I wish my classmates didn’t know that I’m good at programming.

Recently, more and more often I am being reached out to by my classmates (and especially by one individual) about the problems they’re having issues with. For example yesterday, a guy fucked up his Git commit and made a bunch of merge conflicts, so I helped him fix this, which then lead to WinForms having multiple declarations of same objects.

And I really don’t wanna be rude, and I always try to help, for the love of god - stop bothering me every 5 minutes while I code, or at 10 PM while I wanna chill out.

Most of the things they have problems with can be solved by 2 minute Googling and I strongly believe that at the university level, you should be able to find solutions for your problems yourself - especially when you’re a programmer.

  • 5
    Although it’s kinda funny when during practical programming classes someone comes to me with a problem - when the teacher sits right in the same classroom :)
  • 4
    I am in the same position as you.
    My algorithm for helping is as follows:
    When I can help, I can help.
    When I cannot or don't want to, I say I'm busy, I can't.
    If they insist, I get rude, because insisting on someone to do something for you that you have to do yourself is rude.
    If I want to help but not spend my whole afternoon, I send some links and tell them that should help. That usually gives me time, and sometimes but seldom they find the way. I more often than not send cheeky links like lmgtfy or docs (like php.net or developer.mozilla.org).
    If they can't with the resources and I no longer want to help I say something along the lines of "Idk, I'm sorry. Look somewhere else. Good luck! Tell me when you find out.". You already gave them some of your time.

    But yeah some people can be a pain in the ass because they don't even look for solutions, they look for you. And those people I have no patience for. Nor time.
  • 5
    Now my real advice:
    Don't feel bad for saying no. You don't _have_ to answer everything.
    You learned, it's their turn. It's not because it's easy for you, it's because you did that earlier, so now they have to struggle.
    And if someone tries to make you feel bad about not using your own time for their problems, know they are childish and stupid beyond the class extent. I usually stop talking to them completely and refuse further communication, but I know most people can't do this.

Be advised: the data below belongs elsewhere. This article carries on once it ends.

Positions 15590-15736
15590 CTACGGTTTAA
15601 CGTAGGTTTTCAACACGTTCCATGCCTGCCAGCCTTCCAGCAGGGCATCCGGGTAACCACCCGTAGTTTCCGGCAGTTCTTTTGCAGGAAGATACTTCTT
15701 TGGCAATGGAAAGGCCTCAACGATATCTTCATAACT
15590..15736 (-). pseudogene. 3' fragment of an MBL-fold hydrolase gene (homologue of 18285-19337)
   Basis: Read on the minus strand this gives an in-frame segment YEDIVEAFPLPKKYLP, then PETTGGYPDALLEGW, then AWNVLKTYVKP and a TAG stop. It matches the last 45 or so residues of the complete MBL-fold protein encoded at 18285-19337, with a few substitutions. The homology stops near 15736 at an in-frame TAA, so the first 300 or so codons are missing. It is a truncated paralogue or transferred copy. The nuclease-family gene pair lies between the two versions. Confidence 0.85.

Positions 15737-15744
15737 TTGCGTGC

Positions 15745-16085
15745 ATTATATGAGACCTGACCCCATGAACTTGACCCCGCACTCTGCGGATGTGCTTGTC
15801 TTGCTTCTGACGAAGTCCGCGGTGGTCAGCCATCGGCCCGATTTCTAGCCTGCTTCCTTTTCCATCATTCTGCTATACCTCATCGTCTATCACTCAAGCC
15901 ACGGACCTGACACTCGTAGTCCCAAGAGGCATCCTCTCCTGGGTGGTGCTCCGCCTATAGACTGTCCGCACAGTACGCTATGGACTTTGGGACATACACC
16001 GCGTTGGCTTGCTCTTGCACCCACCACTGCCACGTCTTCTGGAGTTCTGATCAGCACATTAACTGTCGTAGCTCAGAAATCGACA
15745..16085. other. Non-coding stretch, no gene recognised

• 0
    @c3r38r170 In case of that one guy, there is also an extra layer of problem.

    He’s using M1 MacBook Air with just 8 GB of memory.
    While I think M1 Macs are fantastic piece of engineering (I myself carry a 32 GB MacBook Pro), the 8 GB Air was never meant to run dozen of Chrome tabs, bunch of other apps while also running Parallels with Visual Studio 2019. His system quickly runs out of memory and struggles HARD, making any debugging painfully slow - even for trivial things.
  • 2
    Sounds like your problem created by you. Learn to say no. Or disable notifications.
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    @athlon read your second problem and this is definitely your own doing. You deserve the hell you are living in.
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    @aviophile Fuck you too.
  • 1
    @athlon Ironically he lso gave you the solution to the problem indirectly.

    Being a jerk or somewhere being passive aggressive towards them everytime they ask for help or anything. If you do it enought they will start to leave you alone, it worked for me.
  • 0
    @Frederick I’m not saying no to saying “no” - that’s exactly what I do after the same person comes up to me every 5 minutes.

    I just word it nicer, saying “I’m kinda busy right now” :)
  • 3
    Learn to charge for your time. I made quite a bit back iny school days
  • 7
    When I get similar questions its very much up to who and what.

    If its an interesting problem I am often much more likely to spend tome helping, I might learn something.

    If its trivial things I try to give hints rather than just do their work.

    But if they are really struggling or actually did try to search I do help if I have time.

    And it I do not have time I am very clear about it and if they persist I tell them no in no uncertain terms :)

    Offering help is always your prerogative, never responsibility unless its literally is your responsibility ;)
  • 1
    @Voxera I agree -I try and give hints instead of diving into a full on screen share..

    If all else fails and I want to help out (I typically do) then I’ll happily jump on a call.. but after they have first tried and can show me where something is failing
  • 2
    I was in this situation a few years ago during university. Someone kept asking me pretty trivial questions. A few times I just gave her a google search result link or pointed her towards the solution instead of answering the question directly or solving the problem myself. She stopped asking me questions afterwards.
  • 1
    @aviophile you are completely right.

    @athlon they make their problem your problem. Guess what it's still their problem.
    It takes your valuable time and when the time comes you need someone to help you, they don't. Trust me, been there.
  • 1
    @athlon no more Mr. Nice Guy, aye :). I can smell your nice guy bullshit over the internet.
  • 1
    Say, “Give me 20 mins then I’ll have a look”.

    By then some of them will have Googled it and fixed it.

    For the ones that haven’t, just hack around trying crazy stuff until it’s unsalvageable. Then say, “I think you’ll need to start over. Programming. Crazy, eh?”

    Friendly, but utterly useless.
  • 0
    @Voxera I am nice to people that are nice to me. I’m an asshole towards the people that are assholes towards me.
  • 1
    You should feel like a hero))
  • 0
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